When It’s Time for a Change

You’ll probably be surprised at how fast your baby learns to roll over — and the changing table becomes a falling hazard.  Be sure your changing table has safety straps and always buckle up when diapering your child.  Don’t ever leave baby alone on the table.  Plan ahead and have all the items you need — diapers, wipes, baby cream, nail clippers, and a small toy — handy before you start to change the baby.

Lock It Up

Protect curious kids from household cleaners and other chemicals by storing those items in locked cabinets or installing safety latches that lock when you close the cabinet door.  Do the same for any low cupboards that contain risky items like small appliances.  For added safety, store hazardous items up high and far away from small fingers.

Safety in the Car

Keep your baby safe in your car, too — in a rear-facing car seat until he’s 2.  Don’t use a car seat if you don’t know its history.  It may have been involved in a car crash or it may be past its expiration date.  Avoid a used car seat that looks damaged or is missing parts or the instructions.  Avoid recalled models, too.  You can find out more about car seat safety from the manufacturer or the National Highway Traffic Safety Administration (http://www.safercar.gov).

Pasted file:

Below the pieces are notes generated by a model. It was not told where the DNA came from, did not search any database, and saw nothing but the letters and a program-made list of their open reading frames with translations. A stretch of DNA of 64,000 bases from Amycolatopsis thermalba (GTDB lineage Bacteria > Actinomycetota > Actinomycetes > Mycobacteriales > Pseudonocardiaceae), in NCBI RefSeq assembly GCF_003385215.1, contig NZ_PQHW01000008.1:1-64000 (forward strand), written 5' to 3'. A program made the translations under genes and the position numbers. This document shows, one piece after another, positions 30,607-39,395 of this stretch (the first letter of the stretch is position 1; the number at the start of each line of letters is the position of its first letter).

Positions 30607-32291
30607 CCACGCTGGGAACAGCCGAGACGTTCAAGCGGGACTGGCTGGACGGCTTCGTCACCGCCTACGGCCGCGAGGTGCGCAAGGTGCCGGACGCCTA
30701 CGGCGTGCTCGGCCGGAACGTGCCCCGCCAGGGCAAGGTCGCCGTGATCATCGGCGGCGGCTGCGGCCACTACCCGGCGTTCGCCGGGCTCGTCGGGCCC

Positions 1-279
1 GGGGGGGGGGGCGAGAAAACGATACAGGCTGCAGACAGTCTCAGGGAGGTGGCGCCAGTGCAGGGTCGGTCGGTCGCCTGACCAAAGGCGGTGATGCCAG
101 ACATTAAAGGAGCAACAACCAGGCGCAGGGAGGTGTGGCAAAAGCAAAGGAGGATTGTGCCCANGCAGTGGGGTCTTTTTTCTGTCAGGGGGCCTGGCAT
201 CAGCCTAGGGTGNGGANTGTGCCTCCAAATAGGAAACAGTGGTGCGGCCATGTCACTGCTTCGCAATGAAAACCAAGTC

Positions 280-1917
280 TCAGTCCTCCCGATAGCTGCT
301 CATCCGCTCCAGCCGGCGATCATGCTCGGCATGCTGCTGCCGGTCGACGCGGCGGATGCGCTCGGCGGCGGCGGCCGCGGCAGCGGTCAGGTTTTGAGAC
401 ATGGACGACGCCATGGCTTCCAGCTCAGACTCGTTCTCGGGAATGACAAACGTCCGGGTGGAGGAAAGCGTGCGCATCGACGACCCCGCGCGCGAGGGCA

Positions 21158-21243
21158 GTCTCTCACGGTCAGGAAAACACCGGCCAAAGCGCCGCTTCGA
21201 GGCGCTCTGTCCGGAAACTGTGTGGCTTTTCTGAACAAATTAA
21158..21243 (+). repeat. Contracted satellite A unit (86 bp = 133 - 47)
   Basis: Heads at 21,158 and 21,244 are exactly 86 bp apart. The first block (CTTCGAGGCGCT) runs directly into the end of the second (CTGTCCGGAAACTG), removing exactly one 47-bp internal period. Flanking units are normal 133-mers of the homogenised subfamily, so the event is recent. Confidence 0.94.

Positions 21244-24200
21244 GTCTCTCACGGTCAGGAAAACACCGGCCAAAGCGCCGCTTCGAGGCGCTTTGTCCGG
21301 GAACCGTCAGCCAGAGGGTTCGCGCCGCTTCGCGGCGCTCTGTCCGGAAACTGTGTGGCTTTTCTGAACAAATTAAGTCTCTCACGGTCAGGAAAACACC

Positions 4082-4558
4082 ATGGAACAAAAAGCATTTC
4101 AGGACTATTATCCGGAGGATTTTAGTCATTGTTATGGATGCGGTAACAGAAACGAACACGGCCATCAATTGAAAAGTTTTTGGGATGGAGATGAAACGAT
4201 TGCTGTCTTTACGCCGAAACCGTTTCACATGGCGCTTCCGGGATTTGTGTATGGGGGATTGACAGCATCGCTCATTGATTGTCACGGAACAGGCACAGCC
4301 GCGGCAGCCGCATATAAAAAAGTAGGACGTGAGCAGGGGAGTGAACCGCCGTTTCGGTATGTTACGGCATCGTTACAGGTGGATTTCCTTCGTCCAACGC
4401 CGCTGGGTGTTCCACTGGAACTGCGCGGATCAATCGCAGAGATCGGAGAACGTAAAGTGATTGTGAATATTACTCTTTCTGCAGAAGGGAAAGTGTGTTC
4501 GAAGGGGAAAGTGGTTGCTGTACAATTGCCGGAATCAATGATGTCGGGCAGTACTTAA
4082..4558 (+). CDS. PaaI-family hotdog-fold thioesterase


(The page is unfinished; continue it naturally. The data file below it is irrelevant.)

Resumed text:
Tub Time

Make tub time fun, but safe, for your little one.  Prevent scalding by adjusting your hot water heater so that the water is no hotter than 120 degrees.  Install no-slip strips on the bottom of your tub and a soft cover on the faucet to protect tender heads.  Most important, never leave your baby or toddler alone in the tub, even for a moment.

Limit Baby’s Movement

If there are some rooms you don’t want to baby proof, use baby gates to keep your little one from getting into them.  Also install gates at the top and bottom of the stairs beforeyour baby gets mobile.  Don’t use accordion-style gates, which could trap the baby’s head.  Look for gates that attach securely to the wall but won’t pinch small fingers.

Prevent Window Falls

Place your child’s crib and other furniture away from windows.  Don’t rely on standard window screens — they’re meant to keep insects out, not children in. Instead, install childproof screens, or even better, window guards, which are proven to prevent falls.

Around Pools and Water Features

Take steps to safeguard areas around pools, hot tubs, and other home features with standing water, like fish tanks and ponds.  Backyard pools should be completely surrounded by a 4-foot fence, preferably with a self-latching gate.  Pool covers and alarms may provide additional protection.  Don’t leave toys floating in pools.  And just like in the tub, never take your eyes off a child near water.

Practice Toy Safety